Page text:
7 Ways: How To Get Out Of A Car Lease
The lure of lower monthly payments than from a car loan may draw you to a vehicle lease.
However, circumstances can later eliminate your need for the car or lease or make it financially unworkable. For example:
- You move to where public transportation is widely available
- A new job or your current employer requires you to relocate to a long distance
- An addition to the family means you need a vehicle with more space
- You’re in the military and get orders to deploy
- A job loss, a major home repair or a significant illness stresses your finances
“How to get out of a car lease” is not answered merely by returning the vehicle and keys to the lot. Termination fees, charges for mileage or wear and tear and other costs may await you if end the lease early.
In certain situations, you do have ways to get out of your lease without taking a heavy financial hit. Some will depend on how you took care of the car, while others come from online companies or even your lease company.
Prepared for Departure
The tools and knowledge you need depend in part on your exit strategy:
- The lease agreement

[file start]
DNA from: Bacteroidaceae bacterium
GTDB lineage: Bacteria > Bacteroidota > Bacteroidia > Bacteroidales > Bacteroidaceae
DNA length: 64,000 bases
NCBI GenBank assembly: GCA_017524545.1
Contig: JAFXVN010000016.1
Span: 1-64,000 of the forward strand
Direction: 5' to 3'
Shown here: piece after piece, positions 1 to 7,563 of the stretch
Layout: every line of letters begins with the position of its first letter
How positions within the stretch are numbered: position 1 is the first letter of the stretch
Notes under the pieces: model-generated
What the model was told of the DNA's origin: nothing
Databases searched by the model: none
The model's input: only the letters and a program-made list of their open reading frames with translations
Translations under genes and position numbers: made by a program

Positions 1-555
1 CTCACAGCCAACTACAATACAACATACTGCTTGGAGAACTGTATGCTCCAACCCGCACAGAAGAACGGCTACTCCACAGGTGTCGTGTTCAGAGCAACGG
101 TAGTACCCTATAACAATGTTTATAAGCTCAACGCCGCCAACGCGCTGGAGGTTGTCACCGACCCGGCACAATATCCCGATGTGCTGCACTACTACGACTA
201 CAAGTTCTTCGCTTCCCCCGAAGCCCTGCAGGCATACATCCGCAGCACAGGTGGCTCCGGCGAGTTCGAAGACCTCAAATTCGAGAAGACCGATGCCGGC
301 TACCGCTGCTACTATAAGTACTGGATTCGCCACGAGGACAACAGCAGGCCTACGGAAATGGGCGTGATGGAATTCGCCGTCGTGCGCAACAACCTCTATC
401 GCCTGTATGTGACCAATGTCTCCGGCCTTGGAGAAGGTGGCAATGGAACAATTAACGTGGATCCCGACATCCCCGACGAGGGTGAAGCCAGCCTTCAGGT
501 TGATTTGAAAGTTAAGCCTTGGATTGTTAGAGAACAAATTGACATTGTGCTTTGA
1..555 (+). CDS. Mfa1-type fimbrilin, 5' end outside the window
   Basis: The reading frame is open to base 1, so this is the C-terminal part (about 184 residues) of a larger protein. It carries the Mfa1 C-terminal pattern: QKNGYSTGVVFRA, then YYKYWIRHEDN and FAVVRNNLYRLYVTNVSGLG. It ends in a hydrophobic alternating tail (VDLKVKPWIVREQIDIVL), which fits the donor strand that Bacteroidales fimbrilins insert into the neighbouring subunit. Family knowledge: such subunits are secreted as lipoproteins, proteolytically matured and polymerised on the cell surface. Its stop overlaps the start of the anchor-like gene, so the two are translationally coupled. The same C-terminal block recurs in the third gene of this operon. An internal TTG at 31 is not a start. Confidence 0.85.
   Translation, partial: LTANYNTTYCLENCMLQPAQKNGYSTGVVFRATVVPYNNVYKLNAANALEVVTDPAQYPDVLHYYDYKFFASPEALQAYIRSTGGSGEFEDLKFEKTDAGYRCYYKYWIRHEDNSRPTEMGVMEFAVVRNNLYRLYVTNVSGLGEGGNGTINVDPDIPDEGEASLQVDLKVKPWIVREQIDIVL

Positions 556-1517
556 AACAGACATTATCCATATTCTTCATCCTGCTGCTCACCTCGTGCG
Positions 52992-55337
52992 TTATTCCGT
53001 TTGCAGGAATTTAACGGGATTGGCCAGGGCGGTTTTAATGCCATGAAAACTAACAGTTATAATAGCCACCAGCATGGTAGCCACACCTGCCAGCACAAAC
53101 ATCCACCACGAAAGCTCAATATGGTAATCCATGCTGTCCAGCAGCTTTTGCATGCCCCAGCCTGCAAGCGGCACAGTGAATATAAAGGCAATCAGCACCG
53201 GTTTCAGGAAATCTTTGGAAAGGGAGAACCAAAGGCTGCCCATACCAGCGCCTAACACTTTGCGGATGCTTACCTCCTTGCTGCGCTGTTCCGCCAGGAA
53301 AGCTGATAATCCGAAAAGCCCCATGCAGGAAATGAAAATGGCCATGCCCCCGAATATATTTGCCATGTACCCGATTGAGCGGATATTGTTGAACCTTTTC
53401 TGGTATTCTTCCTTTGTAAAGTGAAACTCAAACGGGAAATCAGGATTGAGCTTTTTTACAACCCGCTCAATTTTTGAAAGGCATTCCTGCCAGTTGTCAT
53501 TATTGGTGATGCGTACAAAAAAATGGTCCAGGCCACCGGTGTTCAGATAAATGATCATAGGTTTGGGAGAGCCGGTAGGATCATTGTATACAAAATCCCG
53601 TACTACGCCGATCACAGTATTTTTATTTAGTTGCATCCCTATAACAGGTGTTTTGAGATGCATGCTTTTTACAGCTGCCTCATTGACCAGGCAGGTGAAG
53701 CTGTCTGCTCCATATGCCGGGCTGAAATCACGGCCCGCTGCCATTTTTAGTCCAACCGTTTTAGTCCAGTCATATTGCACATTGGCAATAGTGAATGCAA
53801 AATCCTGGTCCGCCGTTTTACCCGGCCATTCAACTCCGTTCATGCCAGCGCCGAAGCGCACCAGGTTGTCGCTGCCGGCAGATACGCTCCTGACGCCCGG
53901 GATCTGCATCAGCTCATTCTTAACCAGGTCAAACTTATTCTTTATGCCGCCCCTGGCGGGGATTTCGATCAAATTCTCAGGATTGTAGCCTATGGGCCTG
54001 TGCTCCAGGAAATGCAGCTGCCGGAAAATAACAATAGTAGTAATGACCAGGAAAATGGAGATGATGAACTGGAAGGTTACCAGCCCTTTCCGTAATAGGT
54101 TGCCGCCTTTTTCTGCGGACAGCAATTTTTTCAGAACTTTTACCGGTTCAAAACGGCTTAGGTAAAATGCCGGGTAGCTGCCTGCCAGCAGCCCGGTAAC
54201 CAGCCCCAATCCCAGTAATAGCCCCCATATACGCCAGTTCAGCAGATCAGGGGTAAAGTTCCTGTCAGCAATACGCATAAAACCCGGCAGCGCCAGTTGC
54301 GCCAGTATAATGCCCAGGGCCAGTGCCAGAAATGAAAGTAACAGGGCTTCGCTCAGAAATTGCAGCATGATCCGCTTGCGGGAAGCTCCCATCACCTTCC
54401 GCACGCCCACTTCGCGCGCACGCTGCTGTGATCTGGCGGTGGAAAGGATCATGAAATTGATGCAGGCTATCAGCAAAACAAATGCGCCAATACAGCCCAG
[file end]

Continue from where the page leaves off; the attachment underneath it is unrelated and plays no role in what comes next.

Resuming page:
- Car valuation guides, such as Kelley Blue Book and NADA Guides
- Lease company special deals and offers
- Tracking your mileage and driving habits
- The features of your vehicle
- Paperwork showing your job transfers or your military deployment
- Records of defects in and repairs to your vehicle
Route 1: Lease Swap
In a lease swap, another person takes over your lease. The other party can ride with low monthly payments without having to make a down payment. For you, the option frees you from monthly payments and solves the problem of how to get out of a car lease without penalty.
Online swap sites include:
Check with your company about restrictions or limitations. Edmunds reports that approximately 80 percent of car lease companies allow lease swaps without strings attached. About one in five require you to remain liable for regular payments and excess mileage and other fees. In these cases, you’re effectively a co-signer.
Make sure the person to whom you transfer the lease is creditworthy. Your leasing company likely will anyway require the new party to pass its credit standards. Online outfits such as Swapalease.com run credit checks on a prospective transferee.